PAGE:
ORONO, Maine — As visitors tour the hallways and lobbies of the Collins Center for the Arts on Saturday during the 2009 Maine Indian Basketmakers Sale and Demonstration, they’ll have a chance to see demonstrations and purchase items of what may be the oldest art form in Maine.
Yet that art form — brown-ash basketry practiced for centuries by Maine’s Indian tribes — may be endangered in the next few decades.
The brown ash trees that Maine basket makers traditionally have used for their creations is expected to be under attack soon from the emerald ash borer, an invasive species that lives under the bark of the ash tree.
Although it has not yet been detected in New England, the borer has decimated trees in 12 Midwestern and mid-Atlantic states and is now in southern Quebec, posing a threat not only to the environment but also to a way of life for Indian artisans.
Saturday’s annual event will feature around 30 Maliseet, Micmac, Passamaquoddy and Penobscot basket makers selling ash split and sweet grass baskets. Work baskets such as creels, pack and potato baskets will be for sale alongside fancy baskets ranging in shape from strawberries and blueberries to curly bowls.
There also will be quill jewelry, wood carvings and birch bark creations. Demonstrations include moose-calling, traditional songs and drumming.
The day’s events go from 9 a.m. to 4 p.m. The sale and demonstrations are free and open to the public.
The Maine Indian Basketmakers Alliance, an organization that along with the University of Maine helps coordinate the basket sale and demonstration day, has been concerned about the emerald ash borer for at least five years, said Theresa Secord, the alliance’s executive director. Secord said basket makers in Michigan have re-ported hundreds of millions of dead ash trees since the pest invaded, which is believed to be 2002.
There are around 400 million ash trees and saplings in Maine, she said.
“[The alliance’s] work has focused on increasing the numbers of basket makers and encouraging teaching and markets for the next generation,” said Secord, who is a Penobscot basket maker herself. “We’ve overcome a lot of obstacles. But if we lose the ash resource, there’s not going to be a lot we can do about this.”
According to information from Michigan State University, the emerald ash borer, named for the deep green color of the adults, is at its most dangerous to the ash tree in the larval stage, when it bores through the area behind the bark and the wood where nutrient levels are high. It then feeds under the bark for several weeks.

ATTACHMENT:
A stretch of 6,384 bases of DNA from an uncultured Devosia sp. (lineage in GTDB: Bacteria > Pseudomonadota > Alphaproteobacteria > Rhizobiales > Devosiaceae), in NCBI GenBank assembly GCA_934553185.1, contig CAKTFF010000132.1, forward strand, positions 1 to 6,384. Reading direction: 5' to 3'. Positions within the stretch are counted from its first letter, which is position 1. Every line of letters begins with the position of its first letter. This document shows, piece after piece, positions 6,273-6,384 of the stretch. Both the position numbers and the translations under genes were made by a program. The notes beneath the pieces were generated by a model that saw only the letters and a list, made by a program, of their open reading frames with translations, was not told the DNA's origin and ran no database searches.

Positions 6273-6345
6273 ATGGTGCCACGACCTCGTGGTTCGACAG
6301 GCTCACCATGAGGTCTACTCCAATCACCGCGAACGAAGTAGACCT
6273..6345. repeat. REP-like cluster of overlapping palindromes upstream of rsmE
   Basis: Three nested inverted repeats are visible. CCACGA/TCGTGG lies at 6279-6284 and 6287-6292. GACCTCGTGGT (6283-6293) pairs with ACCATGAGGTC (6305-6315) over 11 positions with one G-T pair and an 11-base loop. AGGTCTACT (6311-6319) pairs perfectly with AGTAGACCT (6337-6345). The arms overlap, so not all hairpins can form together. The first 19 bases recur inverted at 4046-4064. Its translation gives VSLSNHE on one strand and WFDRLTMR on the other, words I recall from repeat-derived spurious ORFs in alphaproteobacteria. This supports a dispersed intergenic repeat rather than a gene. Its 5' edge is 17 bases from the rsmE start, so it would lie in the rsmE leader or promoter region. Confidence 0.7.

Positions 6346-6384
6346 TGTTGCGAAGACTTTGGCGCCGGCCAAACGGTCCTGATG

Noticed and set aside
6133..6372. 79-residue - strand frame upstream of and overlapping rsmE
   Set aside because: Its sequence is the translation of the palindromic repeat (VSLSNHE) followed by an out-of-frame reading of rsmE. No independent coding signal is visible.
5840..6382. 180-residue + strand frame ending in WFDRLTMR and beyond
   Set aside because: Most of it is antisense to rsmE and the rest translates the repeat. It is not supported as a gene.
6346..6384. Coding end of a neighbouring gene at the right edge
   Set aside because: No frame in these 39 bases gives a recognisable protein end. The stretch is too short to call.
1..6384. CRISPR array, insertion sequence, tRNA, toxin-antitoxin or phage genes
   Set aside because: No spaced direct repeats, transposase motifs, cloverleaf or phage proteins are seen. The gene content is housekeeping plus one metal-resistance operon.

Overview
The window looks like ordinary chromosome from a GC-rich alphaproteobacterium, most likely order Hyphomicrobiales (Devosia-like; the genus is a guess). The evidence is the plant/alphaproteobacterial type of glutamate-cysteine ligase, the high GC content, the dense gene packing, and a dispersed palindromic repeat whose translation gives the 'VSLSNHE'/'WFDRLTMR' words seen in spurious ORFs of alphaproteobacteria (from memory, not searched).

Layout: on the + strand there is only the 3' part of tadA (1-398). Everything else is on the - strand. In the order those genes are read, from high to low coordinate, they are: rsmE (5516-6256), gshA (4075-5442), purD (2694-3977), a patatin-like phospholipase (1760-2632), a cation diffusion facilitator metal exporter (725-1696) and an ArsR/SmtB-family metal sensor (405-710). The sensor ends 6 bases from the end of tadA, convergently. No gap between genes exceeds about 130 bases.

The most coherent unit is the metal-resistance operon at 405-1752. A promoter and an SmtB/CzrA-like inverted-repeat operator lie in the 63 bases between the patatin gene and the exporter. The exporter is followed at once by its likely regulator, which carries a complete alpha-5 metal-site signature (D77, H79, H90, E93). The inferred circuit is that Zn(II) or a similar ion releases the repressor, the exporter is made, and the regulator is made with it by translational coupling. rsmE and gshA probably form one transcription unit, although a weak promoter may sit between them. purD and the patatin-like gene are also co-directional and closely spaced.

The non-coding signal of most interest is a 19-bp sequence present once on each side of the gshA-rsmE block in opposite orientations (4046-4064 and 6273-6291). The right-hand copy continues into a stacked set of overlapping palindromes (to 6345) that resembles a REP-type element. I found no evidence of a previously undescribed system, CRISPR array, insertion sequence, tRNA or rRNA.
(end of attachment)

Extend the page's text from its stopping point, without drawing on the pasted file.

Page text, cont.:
The borer is hard to detect because it lives under the bark, Secord said, and also because it typically first attacks the tops of trees, which aren’t as easily seen by observers.
The borer is believed to spread through firewood brought from other states.
Secord said the state has been on top of the emerald ash borer issue since it started to make its way east. This summer Maine became the first state in the country to use ground wasps, whose young feed on similar wood-boring beetles, in the fight against invasive pests.
The ash’s pliability is what makes the tree so well-suited for baskets. Indian artisans haven’t found anything similar that suits their needs, Secord said. In addition to the suitability of the tree for baskets, Secord said the tribal people have a cultural and spiritual tie to the ash tree.
“It’s said that the Indian people actually came from the ash, so it’s a long, ancient connection to the tree,” she said.
Aside from her position with the basket makers alliance, the potential loss of ash trees is an issue that hits Secord personally as she’s teaching her 14-year-old niece how to weave baskets.
“I’m really concerned for her, to be able to be a tribal artisan and practice this aspect of her culture,” Secord said. “It’s not at all a sure thing that she’s going to be able to do this.”
Saturday schedule at Indian basket event
The 2009 Maine Indian Basketmakers Sale and Demonstration is from 9 a.m. to 4 p.m. Saturday, Dec. 5, at Collins Center for the Arts on the University of Maine campus in Orono.
9:30 a.m. — Welcome from Penobscot Chief Kirk Francis and traditional greeting songs from Watie Akins, Penobscot.
10-11:30 a.m. — Book signing by Kathleen Mundell, author of “North by Northeast: Wabanaki, Akwesasne Mohawk, and Tuscarora Traditional Arts.”
10 a.m. — Brown ash pounding and work basket demonstration by Eldon Hanning, Micmac.
10:30 a.m. — Fancy basket demonstration by basket maker Barbara Francis, Penobscot.
11 a.m. — Penobscot beadworking demonstration by Jennifer Sapiel Neptune, Penobscot.
11:30 a.m. — Moose calling demonstration by Barry Dana, Penobscot.
11 a.m.-1 p.m. — Traditional foods, featuring hull corn soup, fry bread and blueberry desserts. Food sales benefit the Penobscot Nation Boys and Girls Club.
Noon — Root club demonstration by Stan Neptune, Penobscot Master Carver.
1 p.m. — Children’s storytime by Donald Soctomah, author of “Remember Me: Tomah Joseph’s Gift to Franklin Roosevelt.”
1 p.m. — Traditional Passamaquoddy medicine with Fredda Paul.
2-4 p.m. — Burnurwurbskek Singers with drumming, singing and dancing.
4 p.m. — Drawing for the Hudson Museum Friends Maine Indian Basket Raffle, featuring basket by National Heritage Fellow Award winner Clara Keezer. Raffle tickets are $5 each.